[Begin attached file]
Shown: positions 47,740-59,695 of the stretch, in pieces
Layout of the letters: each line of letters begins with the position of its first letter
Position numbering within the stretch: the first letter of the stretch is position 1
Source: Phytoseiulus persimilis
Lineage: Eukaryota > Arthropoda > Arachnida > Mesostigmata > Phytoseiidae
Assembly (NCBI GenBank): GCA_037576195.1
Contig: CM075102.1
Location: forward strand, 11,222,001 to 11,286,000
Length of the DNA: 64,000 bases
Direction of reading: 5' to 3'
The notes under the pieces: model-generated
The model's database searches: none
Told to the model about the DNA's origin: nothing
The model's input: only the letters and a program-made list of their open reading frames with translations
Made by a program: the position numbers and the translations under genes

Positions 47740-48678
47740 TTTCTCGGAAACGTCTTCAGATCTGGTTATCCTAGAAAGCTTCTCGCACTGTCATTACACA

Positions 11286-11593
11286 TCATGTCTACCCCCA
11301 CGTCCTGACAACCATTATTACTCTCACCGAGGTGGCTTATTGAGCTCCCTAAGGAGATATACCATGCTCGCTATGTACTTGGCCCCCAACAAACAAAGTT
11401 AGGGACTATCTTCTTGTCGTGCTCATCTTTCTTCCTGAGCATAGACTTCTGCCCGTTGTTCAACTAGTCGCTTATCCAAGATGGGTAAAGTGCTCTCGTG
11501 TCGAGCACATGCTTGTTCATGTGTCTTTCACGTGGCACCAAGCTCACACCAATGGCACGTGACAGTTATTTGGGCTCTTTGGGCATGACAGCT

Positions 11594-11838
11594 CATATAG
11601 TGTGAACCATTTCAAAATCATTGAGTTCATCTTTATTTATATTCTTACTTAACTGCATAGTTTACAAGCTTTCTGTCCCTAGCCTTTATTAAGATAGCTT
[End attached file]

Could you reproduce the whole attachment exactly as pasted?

Shown: positions 47,740-59,695 of the stretch, in pieces
Layout of the letters: each line of letters begins with the position of its first letter
Position numbering within the stretch: the first letter of the stretch is position 1
Source: Phytoseiulus persimilis
Lineage: Eukaryota > Arthropoda > Arachnida > Mesostigmata > Phytoseiidae
Assembly (NCBI GenBank): GCA_037576195.1
Contig: CM075102.1
Location: forward strand, 11,222,001 to 11,286,000
Length of the DNA: 64,000 bases
Direction of reading: 5' to 3'
The notes under the pieces: model-generated
The model's database searches: none
Told to the model about the DNA's origin: nothing
The model's input: only the letters and a program-made list of their open reading frames with translations
Made by a program: the position numbers and the translations under genes

Positions 47740-48678
47740 TTTCTCGGAAACGTCTTCAGATCTGGTTATCCTAGAAAGCTTCTCGCACTGTCATTACACA

Positions 11286-11593
11286 TCATGTCTACCCCCA
11301 CGTCCTGACAACCATTATTACTCTCACCGAGGTGGCTTATTGAGCTCCCTAAGGAGATATACCATGCTCGCTATGTACTTGGCCCCCAACAAACAAAGTT
11401 AGGGACTATCTTCTTGTCGTGCTCATCTTTCTTCCTGAGCATAGACTTCTGCCCGTTGTTCAACTAGTCGCTTATCCAAGATGGGTAAAGTGCTCTCGTG
11501 TCGAGCACATGCTTGTTCATGTGTCTTTCACGTGGCACCAAGCTCACACCAATGGCACGTGACAGTTATTTGGGCTCTTTGGGCATGACAGCT

Positions 11594-11838
11594 CATATAG
11601 TGTGAACCATTTCAAAATCATTGAGTTCATCTTTATTTATATTCTTACTTAACTGCATAGTTTACAAGCTTTCTGTCCCTAGCCTTTATTAAGATAGCTT